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Everything you need to know about Starship's third test

plus a breakdown on what Starship is!

This week, SpaceX is planning on launching their interplanetary vehicle Starship on its third test flight. It’s the largest and the most powerful rocket ever built — bigger than NASA’s Space Launch System, bigger than the Saturn V rockets that took Apollo astronauts to the moon, bigger than the Soviet N1 moon rocket. If you want to know more about Starship, or the particulars of this mission, you’re at the right place.

Credit: SpaceX

Let’s start with what Starship is. Fully stacked, it stands 394 feet, or 120 meters, high. It’s a two-stage launch system, with a first-stage booster, called Super Heavy. The second stage is Starship, and it is designed to carry cargo or passengers or both. The big thing about Starship is that it can transport huge payloads to space. 

Here’s the low down on Starship and Super Heavy

Currently, SpaceX has their workhorse rocket the Falcon 9, as well as their heavy lift variant, the Falcon Heavy. The current iteration of the Falcon 9 rocket maxes out with an expendable rocket flying around 50,265 lbs or 22,800 kg to low Earth orbit. The Falcon Heavy can lift 140,660 lbs or 63,800 kg, while Starship? There are a few numbers out there, but it’s safe to say that the rocket will be able to handle at least 100 metric tonnes, or 220,462 lbs to orbit. So it’s a bit of a difference. 

Falcon 9 rocket, credit: SpaceS

It’s important to note that Falcon Heavy is basically a modified version of the Falcon 9. It’s essentially just three Falcon 9 boosters strapped together, with a reinforced center core. You can think of it as an iteration on SpaceX’s flagship rocket. It’s essentially the same technoloogy, they both have Merlin engines and use liquid oxygen and rocket-grade kerosene as propellant. 

Falcon Heavy rocket, credit: SpaceX

Starship is a completely different beast. I’m sure much of the flight software is the same, but here’s the key: The Super Heavy booster has 33 raptor engines that run on methalox, or liquid methane and oxygen, propellant. It’s cleaner burning than other rocket fuels, it’s more efficient, it costs less, and the materials are available on other worlds, which means astronauts on Mars could create the fuel locally to return home. It’s considered next-gen rocket propellant in a lot of ways.

Starship also fully reusable — so, like the Falcon 9 and Falcon Heavy boosters, the Super Heavy will perform a boostback burn and come back to Earth for a safe landing.

Falcon Heavy booster landing, credit: SpaceX

Starship, the second stage, also has its own six Raptor engines that theoretically will be capable of taking it wherever it needs to go. The idea is Super Heavy is just to get Starship out of the drag of Earth’s atmosphere. Then the upper stage can manage on its own into space or come down for a safe, controlled landing.

That’s part of why this is so complicated — SpaceX is basically testing two different spacecraft every time they launch Starship. And both are supposed to be fully reusable.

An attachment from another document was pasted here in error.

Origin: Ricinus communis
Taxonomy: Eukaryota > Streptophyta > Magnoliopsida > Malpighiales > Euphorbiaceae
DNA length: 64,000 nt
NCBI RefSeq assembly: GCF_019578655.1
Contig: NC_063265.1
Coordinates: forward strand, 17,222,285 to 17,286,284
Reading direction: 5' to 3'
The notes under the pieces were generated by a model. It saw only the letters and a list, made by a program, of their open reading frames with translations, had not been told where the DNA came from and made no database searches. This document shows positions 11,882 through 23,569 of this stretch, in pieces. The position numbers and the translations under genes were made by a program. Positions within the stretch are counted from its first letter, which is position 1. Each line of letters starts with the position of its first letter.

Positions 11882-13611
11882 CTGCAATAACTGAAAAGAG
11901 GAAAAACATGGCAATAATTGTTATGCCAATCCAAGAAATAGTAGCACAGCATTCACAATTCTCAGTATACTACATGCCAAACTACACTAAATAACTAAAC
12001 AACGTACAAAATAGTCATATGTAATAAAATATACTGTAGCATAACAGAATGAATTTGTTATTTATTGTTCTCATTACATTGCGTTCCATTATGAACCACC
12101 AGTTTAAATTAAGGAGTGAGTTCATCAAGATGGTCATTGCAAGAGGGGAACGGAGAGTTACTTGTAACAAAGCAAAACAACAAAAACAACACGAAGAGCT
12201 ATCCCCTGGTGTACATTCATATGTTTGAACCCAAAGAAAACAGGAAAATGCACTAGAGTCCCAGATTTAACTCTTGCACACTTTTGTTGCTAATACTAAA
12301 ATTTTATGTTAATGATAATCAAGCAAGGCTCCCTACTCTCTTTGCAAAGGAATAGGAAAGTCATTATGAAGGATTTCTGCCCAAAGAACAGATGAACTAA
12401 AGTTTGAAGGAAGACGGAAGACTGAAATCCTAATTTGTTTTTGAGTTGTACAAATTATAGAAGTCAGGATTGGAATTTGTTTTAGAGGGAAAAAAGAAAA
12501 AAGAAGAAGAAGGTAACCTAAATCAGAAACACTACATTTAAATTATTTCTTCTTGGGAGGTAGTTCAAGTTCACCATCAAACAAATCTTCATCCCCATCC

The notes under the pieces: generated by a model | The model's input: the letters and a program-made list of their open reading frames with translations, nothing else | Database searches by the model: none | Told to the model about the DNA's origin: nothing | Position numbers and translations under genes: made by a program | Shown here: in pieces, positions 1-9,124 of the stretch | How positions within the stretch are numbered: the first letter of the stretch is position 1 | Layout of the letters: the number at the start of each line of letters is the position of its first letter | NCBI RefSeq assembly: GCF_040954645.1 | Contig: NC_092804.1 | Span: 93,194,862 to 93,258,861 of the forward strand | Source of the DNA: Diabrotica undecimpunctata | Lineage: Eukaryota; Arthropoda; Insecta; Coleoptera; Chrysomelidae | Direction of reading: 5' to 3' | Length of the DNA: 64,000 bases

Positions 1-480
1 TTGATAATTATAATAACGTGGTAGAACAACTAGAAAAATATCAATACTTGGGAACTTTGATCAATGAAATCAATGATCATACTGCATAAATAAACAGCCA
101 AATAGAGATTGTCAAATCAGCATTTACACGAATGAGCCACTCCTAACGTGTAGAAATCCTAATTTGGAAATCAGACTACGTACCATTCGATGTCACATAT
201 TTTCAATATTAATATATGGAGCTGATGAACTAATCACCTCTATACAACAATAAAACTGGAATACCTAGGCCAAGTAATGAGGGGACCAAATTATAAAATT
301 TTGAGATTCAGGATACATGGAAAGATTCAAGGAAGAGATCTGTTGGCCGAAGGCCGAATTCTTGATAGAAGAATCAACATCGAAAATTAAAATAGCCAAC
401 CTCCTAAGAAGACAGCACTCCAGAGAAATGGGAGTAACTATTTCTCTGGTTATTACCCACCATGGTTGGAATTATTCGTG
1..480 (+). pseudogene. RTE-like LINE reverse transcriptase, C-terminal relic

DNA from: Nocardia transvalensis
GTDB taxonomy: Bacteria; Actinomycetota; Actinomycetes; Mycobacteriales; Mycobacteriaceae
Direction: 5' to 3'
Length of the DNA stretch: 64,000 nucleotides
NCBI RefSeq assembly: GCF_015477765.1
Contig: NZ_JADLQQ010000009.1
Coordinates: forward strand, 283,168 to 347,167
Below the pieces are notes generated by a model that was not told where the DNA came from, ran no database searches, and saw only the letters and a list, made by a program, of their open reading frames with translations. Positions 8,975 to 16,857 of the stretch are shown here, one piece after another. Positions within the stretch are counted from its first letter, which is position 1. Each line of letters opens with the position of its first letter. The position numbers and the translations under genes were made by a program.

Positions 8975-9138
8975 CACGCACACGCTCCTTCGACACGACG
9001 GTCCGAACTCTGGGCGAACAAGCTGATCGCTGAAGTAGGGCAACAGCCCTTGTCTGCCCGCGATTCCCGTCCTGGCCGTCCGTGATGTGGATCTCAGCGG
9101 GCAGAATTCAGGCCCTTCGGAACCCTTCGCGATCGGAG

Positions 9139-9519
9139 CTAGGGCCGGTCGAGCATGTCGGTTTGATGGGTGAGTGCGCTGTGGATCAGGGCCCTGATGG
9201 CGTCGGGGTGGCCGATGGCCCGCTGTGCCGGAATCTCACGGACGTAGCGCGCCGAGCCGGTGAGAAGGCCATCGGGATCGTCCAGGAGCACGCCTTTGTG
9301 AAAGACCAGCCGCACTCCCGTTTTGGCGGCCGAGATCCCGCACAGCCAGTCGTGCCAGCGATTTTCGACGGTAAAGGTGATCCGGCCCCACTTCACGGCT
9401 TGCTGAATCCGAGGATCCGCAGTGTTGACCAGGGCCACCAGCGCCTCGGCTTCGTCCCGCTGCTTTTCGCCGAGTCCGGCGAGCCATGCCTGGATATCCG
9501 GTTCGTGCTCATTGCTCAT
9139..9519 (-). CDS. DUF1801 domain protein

With a launch suite like Falcon 9, which is by far the most launched rocket in the world, and the Falcon Heavy, you might wonder why SpaceX needs a third rocket? Well, the entire point of what SpaceX is doing is basically just reducing cost to take cargo to low Earth orbit. If you get what you need to into LEO, you’re halfway to wherever you need to go. 

The hard part is putting stuff into orbit, especially if you’re trying to haul heavy cargo, habitation modules for outposts on other planets — that’s why the International Space Station was constructed in pieces, because it’s a lot easier to take up smaller pieces and build things in space than it is to construct something large on Earth and figure out a way to launch it. The idea is eventually, Starship will bring down launch costs enough to where it will replace both the Falcon 9 and Falcon Heavy.

Bringing the cost of accessing low Earth orbit down

SpaceX has been consistently bringing launch costs down thanks to the reusability of its rockets. Currently the launch cost of a reusable Falcon 9 rocket is around $67 million (we don’t have the precise pricing for an expendable Falcon 9, but it can be up to $100 million). We also don’t have clear numbers for how much a fully loaded reusable Falcon 9 rocket can manage to low Earth orbit, but it’s probably around maybe 18,000 kg, or 39,600 pounds. 

Falcon 9 launch, credit: SpaceX

The reusable Space Shuttle was originally designed to bring down the cost of access to space (but in practice the orbiters were so delicate they had to fully refit them between every launch). The pricing for a Space Shuttle launch was about $1.5 billion to launch 27,500 kg to low Earth orbit. If you do the math, it’s a difference of $54,500/kg versus somewhere around $3,700/kg for a Falcon 9. 

This is also why I don’t really take it seriously when people try to compare NASA’s SLS rocket and Starship. Yes, Starship and SLS are both intended to be interplanetary rockets, but SLS will end up costing around $4.1 billion PER LAUNCH. Like development in any other industry, usually, the first launch is extremely expensive, and then once the rocket succeeds, the costs come way down.

Credit: Swapna Krishna